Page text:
The I Ching is one of the oldest of the Chinese Classical Texts. Traditionally it is used as a tool for divination – the art of foretelling future events. It is essentially a means of obtaining spiritual guidance, inspirational insight and Universal wisdom. It can help with personal development or provide encouragement in finding authentic understanding and solutions to the questions or decisions that are of importance to you at any given time or situation.
The book acts not only as a spiritual compass but also offers a wealth of beautiful poetry and Chinese philosophy that stretches back 5000 years into the origins of ancient Chinese customs and values. Its wisdom has the potential to stimulate your sensitivity, creativity and resourcefulness, even whilst experiencing the most challenging and demanding emotional periods of your life.
In this regard the I Ching can also be helpful as a meditation support, providing comfort and guidance. The text and subsequent visualisations that flow from its words have the power to stimulate a deep-seated personal authentic vibration.
Luckily there’s no need to study or even understand Taoist philosophy to appreciate or benefit from the teachings of the I Ching. All that’s necessary is the sincerity and aptitude to explore the concept of aligning with natural and Universal laws and the energetic polarities of Yin and Yang.
The purpose of consulting the Oracle, as the I Ching is often called, is to gain mastery over one’s circumstances and thereby live a successful, spiritual life which may or may not include wealth and high position.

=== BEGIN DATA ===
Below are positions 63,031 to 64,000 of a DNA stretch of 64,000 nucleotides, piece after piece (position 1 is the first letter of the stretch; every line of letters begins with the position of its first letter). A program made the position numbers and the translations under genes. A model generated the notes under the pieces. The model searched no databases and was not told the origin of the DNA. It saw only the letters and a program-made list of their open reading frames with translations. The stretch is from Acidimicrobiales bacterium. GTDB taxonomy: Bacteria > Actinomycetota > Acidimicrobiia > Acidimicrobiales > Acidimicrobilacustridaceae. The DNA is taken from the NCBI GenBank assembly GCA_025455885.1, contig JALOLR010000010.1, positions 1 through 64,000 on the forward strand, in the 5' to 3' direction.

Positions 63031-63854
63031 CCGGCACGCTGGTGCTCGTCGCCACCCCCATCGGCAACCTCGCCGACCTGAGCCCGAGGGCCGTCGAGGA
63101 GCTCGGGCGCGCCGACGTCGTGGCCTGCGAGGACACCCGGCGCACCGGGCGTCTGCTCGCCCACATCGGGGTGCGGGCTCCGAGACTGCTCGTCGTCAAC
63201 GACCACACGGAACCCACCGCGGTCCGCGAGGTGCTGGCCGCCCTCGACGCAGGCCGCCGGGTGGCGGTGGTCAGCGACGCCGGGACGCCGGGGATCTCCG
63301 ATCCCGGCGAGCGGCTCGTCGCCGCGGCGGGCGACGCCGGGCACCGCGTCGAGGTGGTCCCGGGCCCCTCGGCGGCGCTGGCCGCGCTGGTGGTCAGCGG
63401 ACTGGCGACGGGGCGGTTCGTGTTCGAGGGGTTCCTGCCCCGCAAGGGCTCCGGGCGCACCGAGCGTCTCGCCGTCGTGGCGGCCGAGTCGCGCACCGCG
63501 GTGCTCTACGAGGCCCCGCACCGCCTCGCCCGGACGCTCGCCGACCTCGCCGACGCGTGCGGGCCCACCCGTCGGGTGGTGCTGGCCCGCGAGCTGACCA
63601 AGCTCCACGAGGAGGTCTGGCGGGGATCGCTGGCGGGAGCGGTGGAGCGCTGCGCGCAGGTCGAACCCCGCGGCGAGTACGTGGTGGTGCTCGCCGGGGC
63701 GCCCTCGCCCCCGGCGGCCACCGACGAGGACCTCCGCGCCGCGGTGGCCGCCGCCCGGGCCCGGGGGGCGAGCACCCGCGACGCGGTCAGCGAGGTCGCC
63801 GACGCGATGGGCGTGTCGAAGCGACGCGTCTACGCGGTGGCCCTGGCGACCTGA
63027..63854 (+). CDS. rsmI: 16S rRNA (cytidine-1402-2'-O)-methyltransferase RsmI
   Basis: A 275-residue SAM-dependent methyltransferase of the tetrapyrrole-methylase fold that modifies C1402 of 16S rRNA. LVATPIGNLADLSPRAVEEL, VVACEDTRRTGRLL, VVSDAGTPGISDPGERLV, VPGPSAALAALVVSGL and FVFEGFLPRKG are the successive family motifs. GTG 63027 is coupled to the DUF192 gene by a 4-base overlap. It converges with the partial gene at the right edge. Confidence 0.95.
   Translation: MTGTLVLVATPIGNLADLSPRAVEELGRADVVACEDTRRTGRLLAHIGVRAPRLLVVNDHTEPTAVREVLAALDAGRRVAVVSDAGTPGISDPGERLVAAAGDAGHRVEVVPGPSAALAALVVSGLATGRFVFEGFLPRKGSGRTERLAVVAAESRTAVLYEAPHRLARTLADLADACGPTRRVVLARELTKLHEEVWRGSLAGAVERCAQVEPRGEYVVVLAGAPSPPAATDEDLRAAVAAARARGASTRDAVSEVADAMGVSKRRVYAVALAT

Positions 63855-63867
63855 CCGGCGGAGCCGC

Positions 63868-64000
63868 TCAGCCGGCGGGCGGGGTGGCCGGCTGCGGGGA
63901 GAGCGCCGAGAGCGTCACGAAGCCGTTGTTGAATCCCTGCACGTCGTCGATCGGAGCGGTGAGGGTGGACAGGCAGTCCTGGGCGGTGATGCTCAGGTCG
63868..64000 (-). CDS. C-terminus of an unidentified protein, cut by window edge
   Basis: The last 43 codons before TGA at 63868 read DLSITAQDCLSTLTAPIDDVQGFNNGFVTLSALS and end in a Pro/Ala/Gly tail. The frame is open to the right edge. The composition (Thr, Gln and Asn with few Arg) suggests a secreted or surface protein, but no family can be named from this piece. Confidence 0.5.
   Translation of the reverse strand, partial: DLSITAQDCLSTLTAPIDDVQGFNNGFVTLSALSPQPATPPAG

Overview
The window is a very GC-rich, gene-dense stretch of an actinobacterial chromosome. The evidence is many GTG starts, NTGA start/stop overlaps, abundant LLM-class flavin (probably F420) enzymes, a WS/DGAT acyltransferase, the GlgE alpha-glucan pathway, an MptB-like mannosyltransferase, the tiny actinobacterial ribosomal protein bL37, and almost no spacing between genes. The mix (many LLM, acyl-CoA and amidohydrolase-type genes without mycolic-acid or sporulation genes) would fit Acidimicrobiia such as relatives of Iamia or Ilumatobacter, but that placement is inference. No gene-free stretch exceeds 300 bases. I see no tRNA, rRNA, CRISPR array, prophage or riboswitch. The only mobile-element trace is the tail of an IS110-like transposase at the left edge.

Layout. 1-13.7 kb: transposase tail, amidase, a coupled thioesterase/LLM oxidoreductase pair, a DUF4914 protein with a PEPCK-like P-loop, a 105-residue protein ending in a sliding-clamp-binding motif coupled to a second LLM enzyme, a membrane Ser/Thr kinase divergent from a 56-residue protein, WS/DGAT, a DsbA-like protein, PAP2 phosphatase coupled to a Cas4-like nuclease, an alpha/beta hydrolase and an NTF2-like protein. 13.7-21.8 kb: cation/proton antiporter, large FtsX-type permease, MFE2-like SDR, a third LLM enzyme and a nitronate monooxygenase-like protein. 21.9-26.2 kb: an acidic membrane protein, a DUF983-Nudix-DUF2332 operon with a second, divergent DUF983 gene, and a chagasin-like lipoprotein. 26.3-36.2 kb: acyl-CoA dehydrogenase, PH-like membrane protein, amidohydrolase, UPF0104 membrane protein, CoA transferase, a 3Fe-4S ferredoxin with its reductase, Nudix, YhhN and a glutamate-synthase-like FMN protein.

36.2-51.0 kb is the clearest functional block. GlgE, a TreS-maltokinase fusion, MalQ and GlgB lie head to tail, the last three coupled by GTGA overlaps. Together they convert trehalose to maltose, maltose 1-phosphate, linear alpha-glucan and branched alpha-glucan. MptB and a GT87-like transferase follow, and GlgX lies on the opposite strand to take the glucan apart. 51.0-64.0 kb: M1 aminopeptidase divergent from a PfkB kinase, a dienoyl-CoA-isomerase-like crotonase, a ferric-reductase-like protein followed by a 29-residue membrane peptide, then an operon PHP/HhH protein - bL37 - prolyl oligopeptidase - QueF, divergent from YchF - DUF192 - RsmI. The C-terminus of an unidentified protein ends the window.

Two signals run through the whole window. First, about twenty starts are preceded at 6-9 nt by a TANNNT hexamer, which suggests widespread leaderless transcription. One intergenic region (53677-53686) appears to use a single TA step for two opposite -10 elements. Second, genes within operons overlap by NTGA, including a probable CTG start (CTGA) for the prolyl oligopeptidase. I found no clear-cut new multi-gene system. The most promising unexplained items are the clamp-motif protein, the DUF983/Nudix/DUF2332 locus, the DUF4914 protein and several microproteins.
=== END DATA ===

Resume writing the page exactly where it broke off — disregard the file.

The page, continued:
The 64 hexagrams represent archetypal behaviours to aspire to on a practical level. Since Nature, waxes and wanes, is in constant motion and is cyclical, whatever situation you find yourself in, has been and will come again. In depth study of the I Ching’s commentaries gives the student clues to be able to recognize any situation and guidelines on how to act in it. It is in this way, that it is said the I Ching can predict the future. It does not actually predict the future, it simply suggests that due to the cycles of nature, what has been will be again.
The first step in consulting the I Ching is to formulate a question and create a hexagram, typically though the process of throwing coins. There are several other ways to consult the I Ching – one traditional method uses grains of rice, another uses yarrow sticks (allegedly because Yarrow grows on the grave of Confucius), but the main method used in the West is throwing coins, usually Chinese, although any coins will do the job.
Creating Your Hexagram
After gathering your 3 coins, meditate on the question you are seeking guidance on. Some silent focus on your question will ensure that you have a clear connection when you are throwing your coins.
In throwing the coins the intention is to create a hexagram. Each hexagram is built up from a series of six lines, either broken or unbroken, which are considered to be a reflection of the energetic qualities of the situation at hand.
A straight line ‘_______’ represents Yang energy or young Yang, and a broken line ‘____ ____’ represents Yin energy or young Yin. There is also another energetic quality which reflects the fact that the Yin or Yang energy of any situation is dynamic and thus may be at the point of transformation, either from Yin to Yang or vice versa. These lines are called ‘moving’ or ‘changing’ lines and a can be Yin moving/changing (old Yin) or Yang moving/changing (old Yang).
If you use the coin method, every time you throw your three coins the outcome can be translated into an energetic line. By throwing the coins six times you then create the six lines that become the whole hexagram.
Once you have formulated your question you should select three coins which have an identifiable ‘head’ and ‘tail’ or two easily distinguishable sides that you can assign the following numerical values to:
Heads = 3
Tails = 2
By throwing the three coins their combined total value will fall between 6 and 9. For example, two heads and one tail would total 8, two tails and a head would total 7, three tails would total 6, etc.
These values can then be translated their energetic lines:
3 tails thrown = value of 6, represented as a Yin broken line which becomes a moving/changing line (old Yin), because the coins are identical: